The documentary’s scope is much broader than the conflict between Hunter’s queerness and his career.
Jeffrey Schwarz’s (I Am Divine) newest documentary Tab Hunter Confidential opens with the arrest of 1950s heartthrob Tab Hunter. Hunter recounts the night he attended a private party with several other actor friends. He talked about boys dancing with boys and girls dancing with girls, until a police officer arrived to “arrest a bunch of queers.” Hunter talks about his then 19-year-old self sitting in the jail cell worried about how his mother would take the news; her son was gay.
Hunter’s lawyer was more concerned about his blooming career in Hollywood. At the time, Hunter was just as popular with teenage girls as James Dean was. In fact, Hunter was extremely close to getting the staring role in Rebel Without A Cause casted against Natalie Wood. It’s tough to imagine what that movie would be like with the all-American Tab Hunter in bad boy Dean’s infamous role. Maybe it would have worked though, as Hunter and Natalie Wood would make The Burning Hills a year later. That film was one of Hunter’s bigger hits, and the two “dated” in a very public manner. Of course, this was a time when studios would arrange relationships to craft an image for their stars, which is exactly what Warner Brothers did with Hunter and Wood.
As the documentary goes further by spending much time talking about the secret loves of Tab Hunters life including Olympic figure skater Ronnie Robertson, actor Anthony Perkins, and producer Allan Glaser. Glaser, who actually produced Tab Hunter Confidential, first met Hunter when he was 23 and Hunter was in his 50s. It’s all very Bogie and Bacall like minus the cancer, as they are still together to this day. Glaser is one of several well-selected talking heads in this film.
The film includes the likes of Debbie Reynolds, John Waters, George Takei, Portia de Rossi, Noah Wyle, Eddie Muller, and Connie Stevens. Again and again people seem to comment on how kind Hunter is, and his strength of character. The narrative Tab Hunter Confidential crafts seems to affirm this as well. The documentary’s scope is much broader than the conflict between Hunter’s queerness and his career. Even more so, it’s a film about the man’s tenacity. It’s inspiring to see how many times Hunter was able to revitalize his career or overcome a personal tragedy.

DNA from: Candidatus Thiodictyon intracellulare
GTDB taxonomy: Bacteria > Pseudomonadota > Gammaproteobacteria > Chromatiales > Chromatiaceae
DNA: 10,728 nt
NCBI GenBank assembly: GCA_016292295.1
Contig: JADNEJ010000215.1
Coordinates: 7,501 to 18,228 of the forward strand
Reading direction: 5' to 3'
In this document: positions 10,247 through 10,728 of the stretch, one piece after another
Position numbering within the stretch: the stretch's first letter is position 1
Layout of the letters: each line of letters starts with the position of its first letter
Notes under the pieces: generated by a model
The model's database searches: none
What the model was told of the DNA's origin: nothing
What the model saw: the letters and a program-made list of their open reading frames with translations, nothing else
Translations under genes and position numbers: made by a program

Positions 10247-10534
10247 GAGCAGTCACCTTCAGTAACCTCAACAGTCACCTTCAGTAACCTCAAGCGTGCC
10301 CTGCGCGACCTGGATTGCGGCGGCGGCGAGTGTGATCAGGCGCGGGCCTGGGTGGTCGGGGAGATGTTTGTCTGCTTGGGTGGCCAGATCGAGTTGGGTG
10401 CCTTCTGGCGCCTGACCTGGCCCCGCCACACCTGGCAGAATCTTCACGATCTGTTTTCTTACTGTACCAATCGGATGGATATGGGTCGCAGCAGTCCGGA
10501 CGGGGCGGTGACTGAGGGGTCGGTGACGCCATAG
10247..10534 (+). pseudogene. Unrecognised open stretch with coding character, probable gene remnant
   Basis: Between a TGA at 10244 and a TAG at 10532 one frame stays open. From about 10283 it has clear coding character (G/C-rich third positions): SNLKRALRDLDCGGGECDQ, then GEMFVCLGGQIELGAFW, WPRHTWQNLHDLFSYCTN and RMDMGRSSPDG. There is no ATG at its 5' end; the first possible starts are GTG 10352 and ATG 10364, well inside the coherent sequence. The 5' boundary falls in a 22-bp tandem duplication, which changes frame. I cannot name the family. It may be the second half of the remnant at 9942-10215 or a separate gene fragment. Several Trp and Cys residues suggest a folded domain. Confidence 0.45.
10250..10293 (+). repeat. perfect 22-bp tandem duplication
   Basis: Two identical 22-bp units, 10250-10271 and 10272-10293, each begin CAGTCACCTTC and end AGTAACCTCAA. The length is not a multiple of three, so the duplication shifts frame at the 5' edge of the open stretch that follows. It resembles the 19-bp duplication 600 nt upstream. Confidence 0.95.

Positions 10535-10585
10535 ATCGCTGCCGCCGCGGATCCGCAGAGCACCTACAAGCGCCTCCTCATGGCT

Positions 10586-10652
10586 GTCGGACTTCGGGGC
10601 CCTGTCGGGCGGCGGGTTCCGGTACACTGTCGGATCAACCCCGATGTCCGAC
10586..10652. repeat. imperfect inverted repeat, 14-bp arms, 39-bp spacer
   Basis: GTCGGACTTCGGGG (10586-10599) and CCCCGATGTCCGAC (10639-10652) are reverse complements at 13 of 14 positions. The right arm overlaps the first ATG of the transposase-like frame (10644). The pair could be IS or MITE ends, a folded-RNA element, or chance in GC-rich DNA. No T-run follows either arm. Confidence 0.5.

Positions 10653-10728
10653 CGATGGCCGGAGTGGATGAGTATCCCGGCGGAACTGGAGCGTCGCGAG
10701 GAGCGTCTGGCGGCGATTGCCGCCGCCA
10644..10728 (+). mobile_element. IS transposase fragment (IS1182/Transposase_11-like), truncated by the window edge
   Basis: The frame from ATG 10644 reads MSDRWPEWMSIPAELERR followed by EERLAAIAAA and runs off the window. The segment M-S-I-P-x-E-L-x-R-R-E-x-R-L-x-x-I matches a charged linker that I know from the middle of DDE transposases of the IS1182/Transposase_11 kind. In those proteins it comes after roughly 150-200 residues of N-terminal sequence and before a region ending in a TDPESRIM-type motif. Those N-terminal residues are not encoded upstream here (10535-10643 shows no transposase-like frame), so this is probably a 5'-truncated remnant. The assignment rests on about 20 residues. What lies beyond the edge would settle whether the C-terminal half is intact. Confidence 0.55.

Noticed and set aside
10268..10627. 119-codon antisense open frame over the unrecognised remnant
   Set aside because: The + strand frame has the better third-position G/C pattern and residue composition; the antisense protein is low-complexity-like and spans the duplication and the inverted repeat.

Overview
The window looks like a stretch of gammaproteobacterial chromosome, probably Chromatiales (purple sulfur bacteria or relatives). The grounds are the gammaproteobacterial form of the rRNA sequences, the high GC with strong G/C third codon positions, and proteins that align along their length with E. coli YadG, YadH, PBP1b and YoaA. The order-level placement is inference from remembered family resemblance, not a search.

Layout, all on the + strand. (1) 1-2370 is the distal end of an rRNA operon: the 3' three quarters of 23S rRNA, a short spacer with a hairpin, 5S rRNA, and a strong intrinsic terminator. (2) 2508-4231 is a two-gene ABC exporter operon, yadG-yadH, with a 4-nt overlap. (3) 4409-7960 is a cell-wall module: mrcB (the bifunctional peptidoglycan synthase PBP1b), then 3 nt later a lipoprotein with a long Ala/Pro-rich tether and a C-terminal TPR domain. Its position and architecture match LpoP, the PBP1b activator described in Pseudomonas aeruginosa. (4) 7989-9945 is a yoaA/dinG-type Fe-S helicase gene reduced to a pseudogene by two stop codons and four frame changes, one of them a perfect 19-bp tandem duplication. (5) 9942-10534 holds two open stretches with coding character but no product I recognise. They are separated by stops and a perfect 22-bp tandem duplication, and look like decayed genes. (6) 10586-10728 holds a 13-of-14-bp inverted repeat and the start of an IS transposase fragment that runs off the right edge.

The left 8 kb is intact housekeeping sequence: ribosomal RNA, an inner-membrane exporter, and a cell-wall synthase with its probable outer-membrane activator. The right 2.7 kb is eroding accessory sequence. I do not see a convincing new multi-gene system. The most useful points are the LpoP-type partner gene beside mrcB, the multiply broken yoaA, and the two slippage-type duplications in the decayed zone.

Admittedly, I haven’t seen any of Tab Hunter’s films outside of Polyester, which I am a fan of. It was my enthusiasm for queer film and politics, plus a fondness for John Waters that drew me to Tab Hunter Confidential. It’s a well-paced documentary with excellent interviews and a compelling look into what it was like to be homosexual in the 1950s as well as today’s Hollywood. If you have my interests you’ll probably enjoy this feature, too. I’d also find the film easy to recommend to someone who saw Hail, Caesar! and wants more insight on the golden era of Hollywood. Still, I do have some reservations with the film mainly dealing with the production. There’s a synth-based score by Michael Cudahy that is equal parts ill-fitting and uninspired. The film uses footage from past films of Tab Hunter’s that are supposed to punctuate certain emotional beats of the film. All of those moments are completely ham-fisted in a way that makes me seriously question Schwarz’s skills as a director. Still, there’s enough done right here to forgive the film for its blemishes. | Cait Lore
Tab Hunter Confidential is released by Automat Pictures. It is currently available to stream through iTunes, Amazon, and Vudu’a digital services. The iTunes version offers exclusive bonus features. A DVD release is announced for this summer, though no date has been officially announced. You can pre-order your copy from Tab Hunter’s website, which offers an autographed copy